Can Dogs and Cats Get Bird Flu? What to Know

A strain of bird flu that has been spreading among U.S. dairy cows in several states since at least March has also infected a number of cats on farms (1, 2). Though the risk of spread to humans is low, the CDC reported that a U.S. dairy worker also recently contracted the virus, which is called H5N1 (3). 

Outside of the U.S., bird flu infections in cats have been reported in Poland, South Korea, and France (1). If you have a pet, you may be asking yourself, is my cat or dog at risk of getting bird flu during the current outbreak? Am I at risk, too? Here’s what you need to know.

Is your pet at risk of bird flu?

So far, the cats who have been infected with bird flu in the U.S. have lived on affected dairy farms. In a recently released study, researchers described how about a dozen barn cats on a Texas dairy farm became ill and died (4). Tissue samples from two of the deceased cats tested positive for the virus. The cats had been fed raw milk from the sick cows, but the virus also could have spread from exposure to or consumption of infected wild birds, the researchers stated. 

Outside of the country, international cases have included cats who ingested contaminated cat food in shelters and cats who likely ate raw meat (2).

While these conditions may not exist for everyday pet parents, it’s important to know that yes, this virus can spread to domestic pets such as dogs and cats. If your pet eats or is exposed to an infected bird or an environment contaminated with the virus, they could get sick with bird flu. While the odds of you catching bird flu from your pet are low, it’s not impossible (5). 

Bird flu symptoms in cats and dogs to watch for

Bird flu-infected cats have reportedly exhibited a variety of symptoms, including respiratory and neurological signs. According to the AVMA, signs of bird flu in infected cats and dogs may include (6):

  • Fever
  • Low energy (lethargy)
  • Lack of appetite (inappetence)
  • Conjunctivitis (red, weepy eyes)
  • Shortness of breath
  • Neurologic signs, such as seizures or incoordination
  • Death

In addition to the above signs, most types of influenza can also cause fever, coughing, and nasal discharge.

As always, if your pet is showing signs of illness, promptly contact your veterinarian.

How to protect your pets from bird flu

The best way to keep your pets safe and healthy is to keep them away from wild birds or poultry. Other ways to protect your dog or cat from bird flu include:

  • Keep curious pets who like to chase birds or sniff dead animals on a leash when possible
  • If you have a lot of wild birds in your area, keep cats mostly indoors and supervised when outdoors
  • Avoid bringing your pets around livestock 
  • Do not feed raw or undercooked poultry to your pets (7)
  • Consider taking down bird feeders and bird baths that attract wild birds (and their droppings) into your yard (7)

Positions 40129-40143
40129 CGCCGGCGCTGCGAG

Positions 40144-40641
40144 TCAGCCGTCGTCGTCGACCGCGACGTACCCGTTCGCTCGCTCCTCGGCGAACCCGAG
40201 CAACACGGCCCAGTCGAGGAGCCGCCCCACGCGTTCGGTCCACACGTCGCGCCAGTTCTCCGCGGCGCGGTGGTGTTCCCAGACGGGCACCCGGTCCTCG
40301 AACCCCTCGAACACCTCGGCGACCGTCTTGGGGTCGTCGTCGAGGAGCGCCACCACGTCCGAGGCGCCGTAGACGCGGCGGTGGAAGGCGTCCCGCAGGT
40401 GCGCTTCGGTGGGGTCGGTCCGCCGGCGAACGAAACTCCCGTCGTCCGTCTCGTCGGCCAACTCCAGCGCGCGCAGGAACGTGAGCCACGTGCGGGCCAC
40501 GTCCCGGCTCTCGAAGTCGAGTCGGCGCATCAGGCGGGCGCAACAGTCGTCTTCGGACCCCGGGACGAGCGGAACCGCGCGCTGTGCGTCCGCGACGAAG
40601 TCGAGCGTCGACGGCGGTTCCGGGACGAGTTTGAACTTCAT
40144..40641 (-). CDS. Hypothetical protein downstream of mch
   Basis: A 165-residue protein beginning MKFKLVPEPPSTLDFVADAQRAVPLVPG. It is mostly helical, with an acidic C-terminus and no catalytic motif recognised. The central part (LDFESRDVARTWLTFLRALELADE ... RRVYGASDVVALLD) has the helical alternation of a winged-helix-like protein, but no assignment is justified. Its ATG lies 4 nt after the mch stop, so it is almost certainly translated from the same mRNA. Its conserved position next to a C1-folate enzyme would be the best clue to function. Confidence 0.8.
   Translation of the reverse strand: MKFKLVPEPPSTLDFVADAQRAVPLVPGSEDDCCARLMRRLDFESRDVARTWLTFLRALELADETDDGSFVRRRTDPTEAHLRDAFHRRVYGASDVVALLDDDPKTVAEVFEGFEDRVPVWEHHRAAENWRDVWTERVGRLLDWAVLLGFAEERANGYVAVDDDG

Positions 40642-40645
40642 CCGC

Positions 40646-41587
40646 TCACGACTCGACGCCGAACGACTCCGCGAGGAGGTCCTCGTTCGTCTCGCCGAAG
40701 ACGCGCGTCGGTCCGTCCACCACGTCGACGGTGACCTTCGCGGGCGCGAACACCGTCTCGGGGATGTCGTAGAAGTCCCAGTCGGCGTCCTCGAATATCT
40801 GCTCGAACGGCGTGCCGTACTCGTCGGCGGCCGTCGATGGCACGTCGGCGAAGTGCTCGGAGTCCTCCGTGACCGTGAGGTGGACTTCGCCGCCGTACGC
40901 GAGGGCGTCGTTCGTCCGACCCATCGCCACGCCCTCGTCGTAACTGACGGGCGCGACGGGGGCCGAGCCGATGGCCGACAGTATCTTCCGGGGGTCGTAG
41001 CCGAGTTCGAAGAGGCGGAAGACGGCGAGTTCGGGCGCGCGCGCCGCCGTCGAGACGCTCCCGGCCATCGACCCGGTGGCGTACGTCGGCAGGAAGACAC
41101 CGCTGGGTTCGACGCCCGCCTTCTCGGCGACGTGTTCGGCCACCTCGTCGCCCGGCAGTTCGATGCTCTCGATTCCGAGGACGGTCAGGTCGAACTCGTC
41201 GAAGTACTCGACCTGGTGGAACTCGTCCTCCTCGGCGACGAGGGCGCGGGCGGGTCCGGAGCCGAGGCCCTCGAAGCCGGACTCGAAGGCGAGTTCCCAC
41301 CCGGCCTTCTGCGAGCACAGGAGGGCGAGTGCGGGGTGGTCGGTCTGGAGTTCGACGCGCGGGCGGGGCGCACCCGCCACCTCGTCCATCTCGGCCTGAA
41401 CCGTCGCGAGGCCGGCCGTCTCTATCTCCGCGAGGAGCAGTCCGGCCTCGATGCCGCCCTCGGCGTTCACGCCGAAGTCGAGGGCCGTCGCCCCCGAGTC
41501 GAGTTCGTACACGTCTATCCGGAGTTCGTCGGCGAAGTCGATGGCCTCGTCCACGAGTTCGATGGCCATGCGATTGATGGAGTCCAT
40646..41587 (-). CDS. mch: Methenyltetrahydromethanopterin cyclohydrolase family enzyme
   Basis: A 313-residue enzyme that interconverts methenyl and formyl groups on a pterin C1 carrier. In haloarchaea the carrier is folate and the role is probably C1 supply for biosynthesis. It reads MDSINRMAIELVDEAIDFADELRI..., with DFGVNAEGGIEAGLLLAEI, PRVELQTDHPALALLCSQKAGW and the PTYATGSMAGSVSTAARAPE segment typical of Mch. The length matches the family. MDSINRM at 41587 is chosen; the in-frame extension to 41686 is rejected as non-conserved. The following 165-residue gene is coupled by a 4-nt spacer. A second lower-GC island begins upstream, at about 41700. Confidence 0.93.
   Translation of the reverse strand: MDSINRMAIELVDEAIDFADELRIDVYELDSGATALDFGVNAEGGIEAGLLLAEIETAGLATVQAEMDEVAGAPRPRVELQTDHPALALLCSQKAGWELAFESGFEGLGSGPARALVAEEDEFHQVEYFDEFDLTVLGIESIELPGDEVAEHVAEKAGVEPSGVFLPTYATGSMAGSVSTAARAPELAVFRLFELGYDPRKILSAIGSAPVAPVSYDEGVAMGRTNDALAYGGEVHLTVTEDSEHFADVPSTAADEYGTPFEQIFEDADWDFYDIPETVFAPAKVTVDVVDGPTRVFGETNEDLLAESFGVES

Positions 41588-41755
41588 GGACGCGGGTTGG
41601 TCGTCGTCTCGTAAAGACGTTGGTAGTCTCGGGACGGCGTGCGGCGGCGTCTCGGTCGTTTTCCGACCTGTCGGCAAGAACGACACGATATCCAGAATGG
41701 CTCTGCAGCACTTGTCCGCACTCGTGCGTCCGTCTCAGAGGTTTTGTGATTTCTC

Pet parents should also avoid contact with wild birds, as the virus—again, while rare—can be transmitted from bird to human.

If you find a bird that appears to be sick, injured, or dead, call your local state wildlife agency to report it (8). Don’t try to pick it up yourself. Humans should also cook poultry to an internal temperature of 165 degrees Fahrenheit, which can kill many bacteria and viruses, such as bird flu. 

Stay informed

It’s also a good idea to keep up with the official health status of the outbreak. Public health risk for H5N1 bird flu is currently listed as “low,” according to the CDC. However, this risk varies by state. Some states, including Texas, have reported more of the virus in livestock and/or birds. The CDC is working with states to monitor people with animal exposures. 


  1. “Considerations for Veterinarians: Evaluating and Handling of Cats Potentially Exposed to Highly Pathogenic Avian Influenza A(H5N1) Virus.” Centers for Disease Control and Prevention. Last reviewed April 10, 2024. Retrieved from
  2. “4 more cats test positive for H5N1 bird flu in the U.S.” BNO News. April 26, 2024. Retrieved from
  3. “H5N1 Bird Flu: Current Situation Summary.” Centers for Disease Control and Prevention. Updated May 2, 2024. Retrieved from:
  4. Ly, Hinh. “Highly pathogenic avian influenza H5N1 virus infections of dairy cattle and livestock handlers in the United States of America.” Virulence vol. 15,1 (2024): 2343931. doi:10.1080/21505594.2024.2343931
  5. “Bird Flu in Pets and Other Animals.” Centers for Disease Control and Prevention. Last reviewed April 8, 2024. Retrieved from:
  6. “Avian influenza.” American Veterinary Medical Association. Retrieved from:
  7. “Animal Health Alert: Highly Pathogenic Avian Influenza (HPAI) H5N1 Detected in Wild Birds in Los Angeles County: Guidance and Reporting Forms.” County of Los Angeles Public Health. Jan., 24, 2024. Retrieved from:
  8. “Prevention and Antiviral Treatment of Bird Flu Virus in People.” Centers for Disease Control and Prevention. Last reviewed April 10, 2024. Retrieved from:

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